Red Brass Conduit

eds

Senior Member
I have a job that may require red brass conduit, mainly for looks. How does it age when exposed to the elements in the Midwest? Is it threaded like grc? Where can it be purchased from. Approx 40’?
 
How does it age? Depends on what's in the air around it, but should just turn a dull brassy gray unless it's been polished and sealed.
Where do you get it? Looks like pool suppliers are the main source.
Search the forum here for "red brass" and you'll get some useful hits.
You may find that stuffing regular EMT inside a thin brass tube is cheaper/easier than using the brass as the raceway.
 

infinity

Moderator
Staff member
Location
New Jersey
Occupation
Journeyman Electrician
What's the application? 344.10 seems to have some limitations.

344.10(A)(2) Red Brass RMC. Red brass RMC shall be permitted to be installed for direct burial and swimming pool applications.
 

eds

Senior Member
Using it for exposed work on a outdoor gazebo, trying to mimic how copper ages when left exposed to the elements
 

kwired

Electron manager
Location
NE Nebraska
Using it for exposed work on a outdoor gazebo, trying to mimic how copper ages when left exposed to the elements
As mentioned, maybe sleeve some other method inside thin wall copper tubing probably the lesser expense option, then there is no mimicking involved you have real aged copper
 

winnie

Senior Member
Location
Springfield, MA, USA
Occupation
Electric motor research
As mentioned, maybe sleeve some other method inside thin wall copper tubing probably the lesser expense option, then there is no mimicking involved you have real aged copper

I would _not_ sleeve steel conduit in copper outdoors. The steel would corrode, valiantly protecting the copper from as a sacrificial anode.

-Jon
 

don_resqcapt19

Moderator
Staff member
Location
Illinois
Occupation
retired electrician
What's the application? 344.10 seems to have some limitations.
They fixed that in the 2020 code. There was never an intent to prohibit red brass from other applications, but that code language prior to the 2020 code did exactly that.
344.10 (A) Atmospheric Conditions and Occupancies.
(1) Galvanized Steel, Stainless Steel, and Red Brass RMC.
Galvanized steel, stainless steel, and red brass RMC shall be permitted under all atmospheric conditions and occupancies.
 

winnie

Senior Member
Location
Springfield, MA, USA
Occupation
Electric motor research
I would think UF could be pulled through copper tubing.

That is probably the simplest way to get copper 'conduit'.

Use UF cable, which doesn't require conduit, and is kosher in wet locations, and then use copper pipe as a sleeve for mechanical protection, that way you don't need something electrically rated.

I believe that tray cable could also be used in this fashion.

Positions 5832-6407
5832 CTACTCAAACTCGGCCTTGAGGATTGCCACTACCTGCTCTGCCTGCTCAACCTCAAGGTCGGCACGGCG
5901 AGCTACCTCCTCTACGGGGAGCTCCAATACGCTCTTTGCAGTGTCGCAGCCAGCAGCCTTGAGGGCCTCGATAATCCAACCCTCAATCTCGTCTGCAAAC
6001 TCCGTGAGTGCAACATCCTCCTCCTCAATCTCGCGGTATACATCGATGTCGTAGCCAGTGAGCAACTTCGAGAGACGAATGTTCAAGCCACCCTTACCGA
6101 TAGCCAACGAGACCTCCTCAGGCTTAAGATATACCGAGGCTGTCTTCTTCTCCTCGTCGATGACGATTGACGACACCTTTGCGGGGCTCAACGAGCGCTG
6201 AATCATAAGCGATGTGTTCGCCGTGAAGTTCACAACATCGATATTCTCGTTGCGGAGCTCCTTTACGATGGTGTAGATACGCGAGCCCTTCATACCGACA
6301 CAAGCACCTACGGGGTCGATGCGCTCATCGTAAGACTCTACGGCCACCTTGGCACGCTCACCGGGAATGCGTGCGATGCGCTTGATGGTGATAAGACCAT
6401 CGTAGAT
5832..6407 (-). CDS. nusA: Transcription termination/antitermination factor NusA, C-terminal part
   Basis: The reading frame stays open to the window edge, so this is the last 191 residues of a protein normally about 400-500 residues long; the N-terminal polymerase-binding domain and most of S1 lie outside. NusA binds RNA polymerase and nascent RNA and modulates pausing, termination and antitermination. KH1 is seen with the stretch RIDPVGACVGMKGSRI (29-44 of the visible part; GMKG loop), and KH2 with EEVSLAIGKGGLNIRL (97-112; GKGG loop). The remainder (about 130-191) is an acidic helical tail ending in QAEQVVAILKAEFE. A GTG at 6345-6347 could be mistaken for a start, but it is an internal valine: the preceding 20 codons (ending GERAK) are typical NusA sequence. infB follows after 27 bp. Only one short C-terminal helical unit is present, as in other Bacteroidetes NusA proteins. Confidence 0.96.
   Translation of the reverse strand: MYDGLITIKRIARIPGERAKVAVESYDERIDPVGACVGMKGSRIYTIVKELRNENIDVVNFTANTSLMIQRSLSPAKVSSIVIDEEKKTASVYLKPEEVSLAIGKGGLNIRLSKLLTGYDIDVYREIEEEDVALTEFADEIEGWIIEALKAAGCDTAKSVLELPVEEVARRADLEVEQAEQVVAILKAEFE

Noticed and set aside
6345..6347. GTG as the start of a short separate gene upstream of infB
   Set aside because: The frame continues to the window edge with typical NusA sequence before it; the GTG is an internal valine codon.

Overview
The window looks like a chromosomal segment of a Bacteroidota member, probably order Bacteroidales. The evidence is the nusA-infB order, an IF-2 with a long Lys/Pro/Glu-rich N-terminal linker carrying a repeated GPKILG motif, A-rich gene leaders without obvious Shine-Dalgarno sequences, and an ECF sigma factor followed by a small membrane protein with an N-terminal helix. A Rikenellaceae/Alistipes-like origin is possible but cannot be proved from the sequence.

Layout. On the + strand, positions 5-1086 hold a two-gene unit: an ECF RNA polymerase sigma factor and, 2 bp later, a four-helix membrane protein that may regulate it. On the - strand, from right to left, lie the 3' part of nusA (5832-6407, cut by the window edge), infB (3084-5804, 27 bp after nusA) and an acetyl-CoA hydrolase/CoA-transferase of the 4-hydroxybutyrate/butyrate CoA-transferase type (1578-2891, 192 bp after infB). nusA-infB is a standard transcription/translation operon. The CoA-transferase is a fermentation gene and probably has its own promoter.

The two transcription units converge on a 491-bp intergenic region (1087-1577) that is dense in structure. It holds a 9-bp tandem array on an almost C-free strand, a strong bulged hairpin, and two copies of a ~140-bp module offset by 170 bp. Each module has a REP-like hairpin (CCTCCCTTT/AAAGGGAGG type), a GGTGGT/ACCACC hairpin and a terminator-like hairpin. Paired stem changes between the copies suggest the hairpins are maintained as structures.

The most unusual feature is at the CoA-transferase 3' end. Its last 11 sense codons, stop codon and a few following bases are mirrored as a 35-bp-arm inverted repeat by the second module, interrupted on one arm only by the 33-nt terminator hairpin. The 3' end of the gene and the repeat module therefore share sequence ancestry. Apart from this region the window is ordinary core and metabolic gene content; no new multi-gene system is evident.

-Jon
 

eds

Senior Member
What i have right now is a piece of 3/4 pvc capped at the bottom of a stained mahogany gazebo post, this was installed 5 years ago as the outdoor area was being developed (just because who knows what will be needed later). Now a outdoor screen is being installed with a removable projector.
Fiber is going to be used from the rack to the projector location, with power for the projector coming from a extension chord plugged into an outlet i have on another column. that has since changed with the thought of having both fiber and power at the projector location. I was considering using red brass with hopes of getting a patina look, similar to the copper roof. I may be better off sleeving the pvc conduit up the post, would 1 /14 copper pipe go over 3/4 pvc
 

Todd0x1

Senior Member
Location
CA
That seems very expensive and time consuming with an added value that is not commensurate with the investment required. Could you not just run EMT and paint it brown to match the mahogany? Also consider metal thieves....
 

eds

Senior Member
Look is more important then cost with this client (within reason)

I think thwn and fiber may be easier to pull them uf and fiber. 3/4 conduit underground 50’, plus I would need to calculate fill as it will be piped up to the roof structure
 

winnie

Senior Member
Location
Springfield, MA, USA
Occupation
Electric motor research
Nominal 3/4" pvc conduit has an OD of 1.050 inches.

Nominal 1" copper 'type M' tubing has an OD of 1.125" and a wall of 0.035", meaning an ID of 1.055 inches.

By the nominal dimensions it 'should' fit, but with no room for tolerances and no room for things like fittings.

I wonder if you could get hard temper copper sheet formed into a coil that would wrap around the conduit with a seam that you could hide against the wall.

Cover it all in matching wood??

-Jon
 

petersonra

Senior Member
Location
Northern illinois
Occupation
engineer
Nominal 3/4" pvc conduit has an OD of 1.050 inches.

Nominal 1" copper 'type M' tubing has an OD of 1.125" and a wall of 0.035", meaning an ID of 1.055 inches.

By the nominal dimensions it 'should' fit, but with no room for tolerances and no room for things like fittings.

I wonder if you could get hard temper copper sheet formed into a coil that would wrap around the conduit with a seam that you could hide against the wall.

Cover it all in matching wood??

-Jon
If you are going to make a copper covering why not just cover some UF?

I am not overjoyed with having long runs of steel touching copper, even if the steel is zinc plated.

You should be able to get a metal fabricator to take sheet copper and turn it into any shape you might want.
 
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